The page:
Lots of great games have been hitting the table over the past few weeks, and here are a few worth mentioning. On our most recent game night we played Exit (the Milton Bradley board-tilting game), BATTLE (designer Joel Hobbs video game-inspired fighting game), and King of Tokyo (another video game-inspired game. This time it's Rampage, with dice!)
I should also mention that I am changing the title of Saturday Night Board Games to Game Night, right here and right now. I hope you don't mind. We usually play on Saturdays but post throughout the week, so having Saturday in the title on Tuesday or Wednesday just feels weird.
Speaking of weird, check out our first game of the evening... Exit. The game isn't as weird as this photograph of designer Alex Strang's odd, miniature arm.
Click through the jump for more on Exit, BATTLE and King of Tokyo!
I was surprised to find out that the gameplay in Exit involved each player tilting the board, trying to knock plastic discs off of the surface, and onto the table. It's oddly strategic, and seems to capture that classic era of board games that had a gimmick to go along with them. Many were abstract, like this one, and I'll happily try any of them out. Exit was fun enough.
BATTLE is an unreleased prototype by Joel Hobbs. I met Joel at Gen Con, where he was demoing the game at The Game Crafter's mega-booth. He since sent a copy over, so I could get in some plays and get him some feedback. The game is still going through a few theme and mechanic tweaks, so what you see here is all prototype, but a very nice one. The cards could easily be part of the final product.
BATTLE is a game where a bunch of players will gang up (in the great Team Mode) and fight each other to the death, inside of a high-rise building. It plays like a video game, very similar to a First Person Shooter in the way players obtain items from crates (which respawn after you re-enter a level). The items range from simple to complex weapons, and also items to help you heal, run, etc.. Each item also has a dollar value, which allows it to be traded in for another item/weapon.
We had a lot of fun with the game and offered Joel some suggestions (smaller maps for smaller groups). We played as both individuals and teams, and teams is the way to go. Working together to take your opponents down was so much fun. Especially with weapons like the Nail Gun, which allows you to nail your opponent to the wall, sticking him there for the round. And then your teammate walks up an blasts him, while he's helplessly pinned to the wall.
Looking forward to playing BATTLE again, and seeing what lies in the future for the game. It really captures the feel of a multiplayer video game battle, which is usually played against faceless opponents. Being in the same room as each other makes all of the difference. Since local multiplayer is becoming a thing of the past, this tabletop style game could be the new local multiplayer.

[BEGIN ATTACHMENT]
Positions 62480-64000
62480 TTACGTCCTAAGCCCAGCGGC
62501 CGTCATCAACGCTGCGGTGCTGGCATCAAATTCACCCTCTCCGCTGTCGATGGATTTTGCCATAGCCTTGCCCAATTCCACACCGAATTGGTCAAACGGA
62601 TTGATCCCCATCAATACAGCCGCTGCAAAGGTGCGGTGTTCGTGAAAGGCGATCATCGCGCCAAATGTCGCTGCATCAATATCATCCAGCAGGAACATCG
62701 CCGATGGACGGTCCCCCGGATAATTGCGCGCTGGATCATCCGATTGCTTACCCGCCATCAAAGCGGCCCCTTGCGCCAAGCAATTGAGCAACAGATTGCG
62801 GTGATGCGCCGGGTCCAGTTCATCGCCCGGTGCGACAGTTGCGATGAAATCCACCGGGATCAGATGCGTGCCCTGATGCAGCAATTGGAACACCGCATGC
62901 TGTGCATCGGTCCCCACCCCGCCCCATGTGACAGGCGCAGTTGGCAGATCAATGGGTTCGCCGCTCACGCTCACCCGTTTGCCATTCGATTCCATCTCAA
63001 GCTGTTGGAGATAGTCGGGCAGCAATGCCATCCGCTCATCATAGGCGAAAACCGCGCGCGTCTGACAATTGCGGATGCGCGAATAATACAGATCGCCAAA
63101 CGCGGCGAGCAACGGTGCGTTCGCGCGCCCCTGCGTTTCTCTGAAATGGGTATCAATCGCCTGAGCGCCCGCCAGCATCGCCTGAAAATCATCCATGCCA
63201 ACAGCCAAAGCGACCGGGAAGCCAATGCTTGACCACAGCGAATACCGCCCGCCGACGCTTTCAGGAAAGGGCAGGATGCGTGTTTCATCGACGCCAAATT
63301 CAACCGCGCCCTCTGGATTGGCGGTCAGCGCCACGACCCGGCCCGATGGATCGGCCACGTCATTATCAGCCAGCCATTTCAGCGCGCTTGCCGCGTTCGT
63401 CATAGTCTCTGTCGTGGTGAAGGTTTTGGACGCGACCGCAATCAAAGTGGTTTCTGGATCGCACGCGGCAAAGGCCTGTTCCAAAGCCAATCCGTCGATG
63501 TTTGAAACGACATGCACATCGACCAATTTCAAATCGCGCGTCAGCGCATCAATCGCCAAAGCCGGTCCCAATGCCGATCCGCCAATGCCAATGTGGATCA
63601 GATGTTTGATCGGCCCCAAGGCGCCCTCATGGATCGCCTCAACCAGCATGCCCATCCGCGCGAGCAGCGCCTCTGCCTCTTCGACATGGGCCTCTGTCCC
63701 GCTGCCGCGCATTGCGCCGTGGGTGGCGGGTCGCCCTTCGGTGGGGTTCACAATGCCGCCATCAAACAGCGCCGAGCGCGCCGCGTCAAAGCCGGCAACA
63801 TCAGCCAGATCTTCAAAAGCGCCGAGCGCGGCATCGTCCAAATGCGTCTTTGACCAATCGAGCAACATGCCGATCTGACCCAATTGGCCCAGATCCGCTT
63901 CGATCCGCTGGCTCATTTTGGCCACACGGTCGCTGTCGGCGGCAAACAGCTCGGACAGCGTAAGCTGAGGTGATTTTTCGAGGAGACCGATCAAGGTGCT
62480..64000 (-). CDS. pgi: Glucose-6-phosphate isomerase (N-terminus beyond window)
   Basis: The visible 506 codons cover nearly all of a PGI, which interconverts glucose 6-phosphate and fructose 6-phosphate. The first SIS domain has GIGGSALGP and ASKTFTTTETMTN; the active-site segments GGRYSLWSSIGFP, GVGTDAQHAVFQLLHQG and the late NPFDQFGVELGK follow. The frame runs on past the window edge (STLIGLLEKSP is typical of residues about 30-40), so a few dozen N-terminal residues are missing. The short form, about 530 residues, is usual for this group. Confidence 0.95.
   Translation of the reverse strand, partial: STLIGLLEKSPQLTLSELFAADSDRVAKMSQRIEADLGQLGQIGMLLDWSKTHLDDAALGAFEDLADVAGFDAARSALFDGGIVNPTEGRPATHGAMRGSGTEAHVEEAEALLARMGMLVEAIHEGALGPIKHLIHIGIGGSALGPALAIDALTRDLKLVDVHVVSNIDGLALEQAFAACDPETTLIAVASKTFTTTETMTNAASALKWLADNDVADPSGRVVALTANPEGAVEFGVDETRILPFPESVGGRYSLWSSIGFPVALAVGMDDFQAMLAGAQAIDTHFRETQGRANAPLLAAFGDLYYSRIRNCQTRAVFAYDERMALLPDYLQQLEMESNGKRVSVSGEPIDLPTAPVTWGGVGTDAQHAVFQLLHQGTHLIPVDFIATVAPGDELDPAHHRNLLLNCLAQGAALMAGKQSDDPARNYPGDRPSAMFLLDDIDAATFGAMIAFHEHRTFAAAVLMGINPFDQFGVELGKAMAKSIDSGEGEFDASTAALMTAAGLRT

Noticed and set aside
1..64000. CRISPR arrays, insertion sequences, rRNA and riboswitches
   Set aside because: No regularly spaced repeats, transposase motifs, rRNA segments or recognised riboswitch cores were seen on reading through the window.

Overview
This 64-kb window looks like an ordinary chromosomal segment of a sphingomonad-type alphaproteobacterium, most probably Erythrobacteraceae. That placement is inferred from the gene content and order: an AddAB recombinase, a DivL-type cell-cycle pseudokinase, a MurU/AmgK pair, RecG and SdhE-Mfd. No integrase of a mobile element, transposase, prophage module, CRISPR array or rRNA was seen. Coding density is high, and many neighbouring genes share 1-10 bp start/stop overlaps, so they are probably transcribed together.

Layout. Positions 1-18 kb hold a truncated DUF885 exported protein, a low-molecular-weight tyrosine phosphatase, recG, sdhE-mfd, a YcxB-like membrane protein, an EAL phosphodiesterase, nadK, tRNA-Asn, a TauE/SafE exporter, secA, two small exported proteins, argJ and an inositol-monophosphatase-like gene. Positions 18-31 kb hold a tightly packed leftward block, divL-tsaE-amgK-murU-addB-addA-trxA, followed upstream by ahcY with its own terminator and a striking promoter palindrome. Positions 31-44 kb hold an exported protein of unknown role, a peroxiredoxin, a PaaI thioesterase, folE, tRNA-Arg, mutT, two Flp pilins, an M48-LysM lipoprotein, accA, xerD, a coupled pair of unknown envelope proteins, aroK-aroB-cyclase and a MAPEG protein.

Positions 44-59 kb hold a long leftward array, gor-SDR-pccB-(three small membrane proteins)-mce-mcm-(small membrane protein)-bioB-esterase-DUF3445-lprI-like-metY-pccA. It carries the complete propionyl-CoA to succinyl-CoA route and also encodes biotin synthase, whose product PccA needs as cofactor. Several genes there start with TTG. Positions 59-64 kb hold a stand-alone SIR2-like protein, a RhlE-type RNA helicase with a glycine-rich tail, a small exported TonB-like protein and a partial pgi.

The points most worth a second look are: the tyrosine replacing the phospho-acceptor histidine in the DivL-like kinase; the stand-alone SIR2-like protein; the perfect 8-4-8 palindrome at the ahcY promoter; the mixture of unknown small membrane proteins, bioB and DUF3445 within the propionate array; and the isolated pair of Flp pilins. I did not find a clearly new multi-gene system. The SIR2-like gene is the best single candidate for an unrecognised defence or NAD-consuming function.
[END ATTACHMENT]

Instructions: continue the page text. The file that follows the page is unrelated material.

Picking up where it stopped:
Keep an eye on Joel's twitter account for updates (@TheJoelHobbs) as well as BATTLE on Facebook (http://www.facebook.com/battlethegame).
King of Tokyo
Speaking of video games as tabletop games, King of Tokyo has a big hint of Rampage to it. You each play as a big monster, rolling dice to be the one and only King. At its core, it's a simple dice rolling game (roll all of them, re-roll a few, etc), but the production was amped up to include more than just the dice. This is a full game with player score keepers, a center board and thick cut-out, stand-up characters. It retails for $40-50, and while it feels a little pricey, you are getting your moneys worth in the amount of fun you will have playing the game.
There are a few different options on your turn, and these really make the game for me. After rolling all of your dice you can decide to go for points (rolling 3 or more of the same number) or energy (which allows you to buy cards) or go for the attack. Attacking is very interesting, in that you are only attacking the King (whichever monster is on the center board) and if you are King you are attacking all other monsters at once. Points are awarded to the King for each round he survives in the center, so the risk is often worth it.
You need to carefully balance these options to win the game, and that has been the hardest / most enjoyable part for me. I haven't developed a winning strategy yet, but I'm loving the path that I've taken to get this far.
And it's totally worth mentioning that the art is amazing. This game has single-handedly changed my opinion on cardboard stand-ups. Miniatures would be nice, but I don't think they would capture the bubbly art style. The stand-ups aren't the best component, but the art does shine.
I need to buy this game so I can play it all the time. Even my 4 year old daughter can play this one, with a little help when reading the cards.
Lots of new games in the mail this week. VivaJava, The Manhattan Project, Boss Monster, Roll Through The Ages, Incan Gold, Fastrack, Alien Frontiers Factions, and more. Hope to get these to the table very soon!